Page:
What about sustainability ? This vehicle has been literally parked in that exact same location since more than 20 years ! This "continue to park in the same location" makes it very "sustainable". Add to this the fact that this vehicle has never moved from that spot since 20 years makes it even more sustainable: it has not emitted any carbon or other gasses since that period. Zero emmission: definitely sustainable as well as environmentally friendly.
As can be seen, this green car is "green and sustainable" by all means and definitions, both literally and naratively, both practically and legally. Some may ask: why would someone buy a car to keep it on the street at the exact same spot for decades ?
Why produce and purchase a product if it is never going to be used ? How can this be sustainable ?
A totally valid point !
At this point we need to introduce another aspect into our discussion: the relationship of time, culture and well-being. When an idea, design or product (including architecture) exists for a certain time period in the awareness of individuals and the society, it becomes part of culture. At a certain point in time it is not questioned anymore and once it is accepted as part of the social and/or physical environment, its presence contributes to the well being of the society (and the individual).
This is why preservation of cultural and environmental heritage is important. The longer the presence of an external visual "element" (like mountain, hill, tree, building, sculpture etc.), the more its contribution to the well being of the society. Hence any change or modification made to this "element" would have negative impact on the society in general and the individual in particular.
Coming back to our "green car", we should note that it has gone beyond being a vehicle (because it has not moved since decades) and metamorphosed into a public sculpture. Its visual contribution to the environment and its public acceptance has modified its identity.
With this new identity, the discussion whether it is sustainable or not takes a new dimension...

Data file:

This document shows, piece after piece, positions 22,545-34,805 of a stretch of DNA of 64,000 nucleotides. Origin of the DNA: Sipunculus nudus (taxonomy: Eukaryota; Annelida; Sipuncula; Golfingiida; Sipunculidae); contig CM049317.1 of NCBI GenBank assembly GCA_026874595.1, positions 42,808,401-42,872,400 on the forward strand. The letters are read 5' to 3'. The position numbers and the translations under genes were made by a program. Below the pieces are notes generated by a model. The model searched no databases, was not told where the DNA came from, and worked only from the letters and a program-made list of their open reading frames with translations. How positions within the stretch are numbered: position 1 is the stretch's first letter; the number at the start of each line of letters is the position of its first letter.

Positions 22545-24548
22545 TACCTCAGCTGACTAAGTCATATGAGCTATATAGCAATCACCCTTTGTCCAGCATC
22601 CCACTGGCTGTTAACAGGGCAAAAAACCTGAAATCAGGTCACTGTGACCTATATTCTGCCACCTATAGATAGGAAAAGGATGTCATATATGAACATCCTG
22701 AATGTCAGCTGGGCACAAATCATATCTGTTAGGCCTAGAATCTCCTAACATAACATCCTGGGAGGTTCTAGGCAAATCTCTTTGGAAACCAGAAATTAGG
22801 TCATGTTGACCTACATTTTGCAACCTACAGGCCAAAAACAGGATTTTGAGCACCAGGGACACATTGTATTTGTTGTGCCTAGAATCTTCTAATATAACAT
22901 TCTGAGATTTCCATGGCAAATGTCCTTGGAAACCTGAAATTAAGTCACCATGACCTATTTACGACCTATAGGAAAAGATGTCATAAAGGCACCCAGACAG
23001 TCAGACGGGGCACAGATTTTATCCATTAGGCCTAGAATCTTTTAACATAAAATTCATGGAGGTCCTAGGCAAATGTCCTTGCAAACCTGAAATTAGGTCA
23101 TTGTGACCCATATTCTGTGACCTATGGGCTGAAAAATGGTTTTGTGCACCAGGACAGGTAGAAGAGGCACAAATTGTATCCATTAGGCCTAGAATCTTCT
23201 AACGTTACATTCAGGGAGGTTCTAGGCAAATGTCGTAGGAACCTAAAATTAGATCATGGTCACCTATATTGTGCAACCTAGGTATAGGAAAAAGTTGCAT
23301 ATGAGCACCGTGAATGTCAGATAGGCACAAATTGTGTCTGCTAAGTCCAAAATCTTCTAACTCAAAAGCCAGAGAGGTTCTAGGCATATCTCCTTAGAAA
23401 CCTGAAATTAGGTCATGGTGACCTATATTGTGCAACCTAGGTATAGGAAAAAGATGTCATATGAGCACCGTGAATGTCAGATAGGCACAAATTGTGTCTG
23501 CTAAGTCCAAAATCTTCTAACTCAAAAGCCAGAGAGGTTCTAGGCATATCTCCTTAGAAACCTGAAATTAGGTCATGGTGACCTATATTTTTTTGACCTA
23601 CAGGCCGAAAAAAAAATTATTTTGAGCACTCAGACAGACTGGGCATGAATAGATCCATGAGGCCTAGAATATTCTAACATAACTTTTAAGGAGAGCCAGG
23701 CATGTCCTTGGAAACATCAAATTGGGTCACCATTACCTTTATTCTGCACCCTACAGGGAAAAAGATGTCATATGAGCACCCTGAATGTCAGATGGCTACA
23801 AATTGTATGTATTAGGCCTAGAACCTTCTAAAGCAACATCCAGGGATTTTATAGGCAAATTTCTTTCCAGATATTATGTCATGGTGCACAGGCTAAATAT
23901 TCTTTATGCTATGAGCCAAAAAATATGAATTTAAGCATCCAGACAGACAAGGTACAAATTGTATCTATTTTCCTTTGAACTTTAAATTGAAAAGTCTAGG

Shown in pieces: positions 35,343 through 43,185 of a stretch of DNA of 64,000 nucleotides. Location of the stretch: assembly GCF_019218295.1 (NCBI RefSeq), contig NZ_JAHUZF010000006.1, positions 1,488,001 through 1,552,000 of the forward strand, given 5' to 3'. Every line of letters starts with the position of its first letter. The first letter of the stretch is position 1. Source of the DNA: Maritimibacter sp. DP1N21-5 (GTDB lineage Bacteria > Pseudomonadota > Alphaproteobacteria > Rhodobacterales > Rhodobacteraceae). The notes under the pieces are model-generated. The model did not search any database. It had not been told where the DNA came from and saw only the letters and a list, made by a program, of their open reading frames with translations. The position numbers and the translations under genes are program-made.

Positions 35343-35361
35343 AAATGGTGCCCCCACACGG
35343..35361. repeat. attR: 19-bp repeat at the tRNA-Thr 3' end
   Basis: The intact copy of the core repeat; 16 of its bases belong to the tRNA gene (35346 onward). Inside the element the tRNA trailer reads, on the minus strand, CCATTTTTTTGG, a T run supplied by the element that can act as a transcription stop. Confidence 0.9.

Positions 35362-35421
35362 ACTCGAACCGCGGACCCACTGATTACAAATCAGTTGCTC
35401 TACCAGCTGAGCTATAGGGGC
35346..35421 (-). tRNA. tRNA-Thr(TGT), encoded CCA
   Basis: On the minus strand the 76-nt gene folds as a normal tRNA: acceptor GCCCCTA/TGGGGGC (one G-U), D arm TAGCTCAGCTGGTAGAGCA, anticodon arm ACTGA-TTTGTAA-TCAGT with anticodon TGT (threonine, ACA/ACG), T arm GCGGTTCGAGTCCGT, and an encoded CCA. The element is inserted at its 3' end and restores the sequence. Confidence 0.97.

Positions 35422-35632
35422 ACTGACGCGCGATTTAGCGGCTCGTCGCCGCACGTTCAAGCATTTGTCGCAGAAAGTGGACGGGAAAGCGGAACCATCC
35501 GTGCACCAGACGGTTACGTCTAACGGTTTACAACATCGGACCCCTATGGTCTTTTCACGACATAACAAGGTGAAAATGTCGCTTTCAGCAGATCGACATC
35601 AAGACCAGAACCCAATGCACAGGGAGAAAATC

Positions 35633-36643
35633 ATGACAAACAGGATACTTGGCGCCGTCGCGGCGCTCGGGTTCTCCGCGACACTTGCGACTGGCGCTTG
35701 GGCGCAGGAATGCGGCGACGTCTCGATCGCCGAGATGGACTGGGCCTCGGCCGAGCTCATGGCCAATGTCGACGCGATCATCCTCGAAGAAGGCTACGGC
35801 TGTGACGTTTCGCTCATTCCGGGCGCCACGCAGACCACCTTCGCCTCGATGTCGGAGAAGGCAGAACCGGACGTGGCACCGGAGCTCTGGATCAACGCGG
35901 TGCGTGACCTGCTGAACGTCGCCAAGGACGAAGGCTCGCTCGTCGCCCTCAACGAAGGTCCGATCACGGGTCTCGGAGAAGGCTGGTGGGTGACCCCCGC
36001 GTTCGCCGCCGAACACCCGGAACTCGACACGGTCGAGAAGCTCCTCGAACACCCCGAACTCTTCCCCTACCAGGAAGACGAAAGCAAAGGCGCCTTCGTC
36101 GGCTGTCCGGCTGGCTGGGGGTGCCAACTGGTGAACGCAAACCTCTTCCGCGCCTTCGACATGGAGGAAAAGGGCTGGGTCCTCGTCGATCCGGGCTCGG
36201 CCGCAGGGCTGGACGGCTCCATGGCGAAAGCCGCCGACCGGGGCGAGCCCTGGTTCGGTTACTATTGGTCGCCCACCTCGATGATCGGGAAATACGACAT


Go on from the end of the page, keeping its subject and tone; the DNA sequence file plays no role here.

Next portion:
John H. Goldman
What is Sustainability ?
There are many meanings "connected" to the concept of sustainability. Each interest group has a different approach to the term. Sometimes the word sustainability is used in relation to "protecting the environment". Sometimes it is used with reference to "protecting investments" or to define "continuation of corporate profits". Needless to say: protecting investments may not neccessarily coincide with protecting the environment. Things get even more complicated when we add the word "development" to the "equation". Depending on how you define sustainability, using sustainability and development in the same context may be totally misleading.
During the last century or two, humanity has been investing enourmous amounts of resources to develop a diverse range of technologies. Allmost all of these technologies have been the cause of environmental challenges. With the gradual increase in environmental awareness of the public in the recent years, extensive amount of resources have been mobilized to analyze and solve the challenges of the environment.
Individuals, institutions, NGOs, companies and governments have been spending billions of Dollars to address the challenges of sustainability. So far, it is hard to claim that humanity's efforts and investments in this field have been effective. The major reason why the outcome of investments, initiatives and projects have been unsuccessful lies in the fact that the term "sustainability" is interpreted differently by different interest groups.